Another customization parameter controls whether the status flags returned by decNumber are restricted to the five IEEE flags or comprise an extended set which gives more detail about invalid operations along with some extra flags (this does not affect performance). The parameter is set in the decContext.h file, and is:

This must be either 1 or 0. If 1, the extended set of flags is used. If 0, only 5 bits are used, corresponding to the IEEE 754 flags.

The fourth customization parameter enables the inclusion of extra code which implements and enforces the subset arithmetic defined by ANSI X3.274. This option should be disabled, for best performance, unless the subset arithmetic is required.

The parameter is set in the decContext.h file, and is:

This must be either 1 or 0. If 1, subset arithmetic is enabled. This setting includes the extended flag in the decContext structure and all code which depends on that flag. Setting DECSUBSET to 0 improves the performance of many operations by 10%–20%.

Tuning parameters

The decNumber package incorporates two compile-time parameters for tuning the performance of the decNumber module. These are used to tune the trade-offs between storage use and speed. The first of these determines the granularity of calculations (the number of digits per unit of storage) and is normally set to three or to a power of two. The second is normally set so that short numbers (tens of digits) require no storage management – working buffers for operations will be stack based, not dynamically allocated. These are:

This parameter is set in the decNumber.h file, and must be an integer in the range 1 through 9. It sets the number of digits held in one unit, which in turn alters the performance and other characteristics of the library. In particular: The suggested value for DECDPUN is 3, which gives good performance for working with the compressed decimal formats. If the compressed formats are not being used, or 64-bit integers are unavailable (see DECUSE64, below), then measuring the effect of changing DECDPUN to 4 is suggested. If the library is to be used for high precision calculations (many tens of digits) then it is recommended that measurements be made to evaluate whether to set DECDPUN to 8 (or possibly to 9, though this will often be slower).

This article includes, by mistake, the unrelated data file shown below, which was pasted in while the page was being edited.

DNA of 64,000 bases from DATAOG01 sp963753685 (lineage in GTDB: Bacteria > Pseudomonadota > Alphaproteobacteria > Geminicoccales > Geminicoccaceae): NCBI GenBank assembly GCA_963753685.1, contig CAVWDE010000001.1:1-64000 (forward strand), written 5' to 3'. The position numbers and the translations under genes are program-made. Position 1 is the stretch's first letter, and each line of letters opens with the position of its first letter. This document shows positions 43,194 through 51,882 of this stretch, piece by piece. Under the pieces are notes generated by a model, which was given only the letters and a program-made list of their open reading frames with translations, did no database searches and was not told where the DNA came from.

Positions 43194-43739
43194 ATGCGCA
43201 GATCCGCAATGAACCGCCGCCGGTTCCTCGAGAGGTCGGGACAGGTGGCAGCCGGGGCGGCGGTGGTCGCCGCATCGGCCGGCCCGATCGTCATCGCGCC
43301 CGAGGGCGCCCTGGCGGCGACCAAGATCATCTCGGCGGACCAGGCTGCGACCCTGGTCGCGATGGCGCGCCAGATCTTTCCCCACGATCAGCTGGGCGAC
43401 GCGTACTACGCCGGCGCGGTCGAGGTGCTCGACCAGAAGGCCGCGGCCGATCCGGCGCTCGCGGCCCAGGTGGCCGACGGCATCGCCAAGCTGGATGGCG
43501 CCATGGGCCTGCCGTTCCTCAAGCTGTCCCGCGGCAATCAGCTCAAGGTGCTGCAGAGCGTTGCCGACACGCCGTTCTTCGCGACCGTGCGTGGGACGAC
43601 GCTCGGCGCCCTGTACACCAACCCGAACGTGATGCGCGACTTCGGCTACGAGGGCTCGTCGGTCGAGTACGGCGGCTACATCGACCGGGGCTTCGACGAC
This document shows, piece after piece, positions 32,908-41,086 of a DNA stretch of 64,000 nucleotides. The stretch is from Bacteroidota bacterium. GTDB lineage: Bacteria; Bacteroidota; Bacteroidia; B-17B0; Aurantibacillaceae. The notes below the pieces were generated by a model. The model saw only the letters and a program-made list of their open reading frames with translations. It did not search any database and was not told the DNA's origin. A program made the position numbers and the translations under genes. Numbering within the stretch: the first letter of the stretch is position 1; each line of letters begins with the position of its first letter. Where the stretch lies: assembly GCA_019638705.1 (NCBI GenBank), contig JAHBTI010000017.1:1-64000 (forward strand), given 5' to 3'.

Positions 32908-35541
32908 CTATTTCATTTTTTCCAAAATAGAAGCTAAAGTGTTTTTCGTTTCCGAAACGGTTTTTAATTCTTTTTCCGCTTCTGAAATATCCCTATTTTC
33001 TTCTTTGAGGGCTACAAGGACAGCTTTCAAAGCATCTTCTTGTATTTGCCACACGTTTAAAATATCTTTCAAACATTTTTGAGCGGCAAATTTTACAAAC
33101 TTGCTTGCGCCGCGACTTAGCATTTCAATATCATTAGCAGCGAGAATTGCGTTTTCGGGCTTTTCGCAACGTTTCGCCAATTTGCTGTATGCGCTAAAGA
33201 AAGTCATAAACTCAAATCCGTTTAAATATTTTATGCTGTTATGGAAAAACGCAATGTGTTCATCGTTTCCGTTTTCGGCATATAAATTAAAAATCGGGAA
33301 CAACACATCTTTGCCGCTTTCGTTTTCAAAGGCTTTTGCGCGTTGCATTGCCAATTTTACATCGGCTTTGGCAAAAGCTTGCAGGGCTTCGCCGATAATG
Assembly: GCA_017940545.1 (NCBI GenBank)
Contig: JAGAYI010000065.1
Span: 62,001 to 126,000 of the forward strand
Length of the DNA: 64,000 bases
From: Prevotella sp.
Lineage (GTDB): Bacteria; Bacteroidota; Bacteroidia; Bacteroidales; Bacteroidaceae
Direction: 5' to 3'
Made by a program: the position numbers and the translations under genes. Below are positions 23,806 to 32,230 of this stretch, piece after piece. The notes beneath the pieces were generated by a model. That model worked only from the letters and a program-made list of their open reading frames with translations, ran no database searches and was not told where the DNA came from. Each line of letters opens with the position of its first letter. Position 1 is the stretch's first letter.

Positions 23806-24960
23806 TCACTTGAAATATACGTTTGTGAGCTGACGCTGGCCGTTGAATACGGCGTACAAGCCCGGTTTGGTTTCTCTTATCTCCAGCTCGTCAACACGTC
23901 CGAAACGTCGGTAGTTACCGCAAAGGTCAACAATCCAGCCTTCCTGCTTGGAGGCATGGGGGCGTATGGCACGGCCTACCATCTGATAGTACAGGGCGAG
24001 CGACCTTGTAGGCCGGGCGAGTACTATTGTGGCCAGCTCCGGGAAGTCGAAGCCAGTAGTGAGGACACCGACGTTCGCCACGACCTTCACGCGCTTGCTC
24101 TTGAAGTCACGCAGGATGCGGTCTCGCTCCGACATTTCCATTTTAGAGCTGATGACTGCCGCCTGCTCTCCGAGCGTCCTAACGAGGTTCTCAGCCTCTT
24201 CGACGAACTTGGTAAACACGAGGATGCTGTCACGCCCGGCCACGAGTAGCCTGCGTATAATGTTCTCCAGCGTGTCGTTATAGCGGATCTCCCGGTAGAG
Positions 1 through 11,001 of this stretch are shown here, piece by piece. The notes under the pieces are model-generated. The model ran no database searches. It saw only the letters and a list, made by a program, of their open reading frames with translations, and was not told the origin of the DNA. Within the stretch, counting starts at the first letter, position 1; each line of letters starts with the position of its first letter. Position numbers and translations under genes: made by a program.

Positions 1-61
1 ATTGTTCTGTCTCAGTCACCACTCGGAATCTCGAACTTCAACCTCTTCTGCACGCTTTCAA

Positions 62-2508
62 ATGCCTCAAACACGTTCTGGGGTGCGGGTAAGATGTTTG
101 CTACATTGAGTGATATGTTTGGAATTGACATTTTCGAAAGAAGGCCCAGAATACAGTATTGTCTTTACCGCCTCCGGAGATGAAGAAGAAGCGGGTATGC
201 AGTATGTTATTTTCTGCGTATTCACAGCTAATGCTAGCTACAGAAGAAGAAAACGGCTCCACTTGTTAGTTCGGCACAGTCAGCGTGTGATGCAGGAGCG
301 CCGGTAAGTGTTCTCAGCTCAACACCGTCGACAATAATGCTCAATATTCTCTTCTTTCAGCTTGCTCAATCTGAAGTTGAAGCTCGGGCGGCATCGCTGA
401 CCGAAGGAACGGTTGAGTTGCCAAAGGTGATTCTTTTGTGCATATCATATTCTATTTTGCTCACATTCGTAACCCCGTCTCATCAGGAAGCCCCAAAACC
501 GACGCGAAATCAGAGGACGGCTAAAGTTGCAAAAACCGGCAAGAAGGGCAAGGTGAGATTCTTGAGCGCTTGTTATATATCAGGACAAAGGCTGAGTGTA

This parameter is set in the decNumberLocal.h file, and must be a non-negative integer. It sets the precision, in digits, which the operator functions will handle without allocating dynamic storage.[2] 

One or more buffers of at least DECBUFFER bytes will be allocated on the stack, depending on the function. It is recommended that DECBUFFER be a multiple of DECDPUN and also a multiple of 4, and large enough to hold common numbers in your application.

Print and testing parameters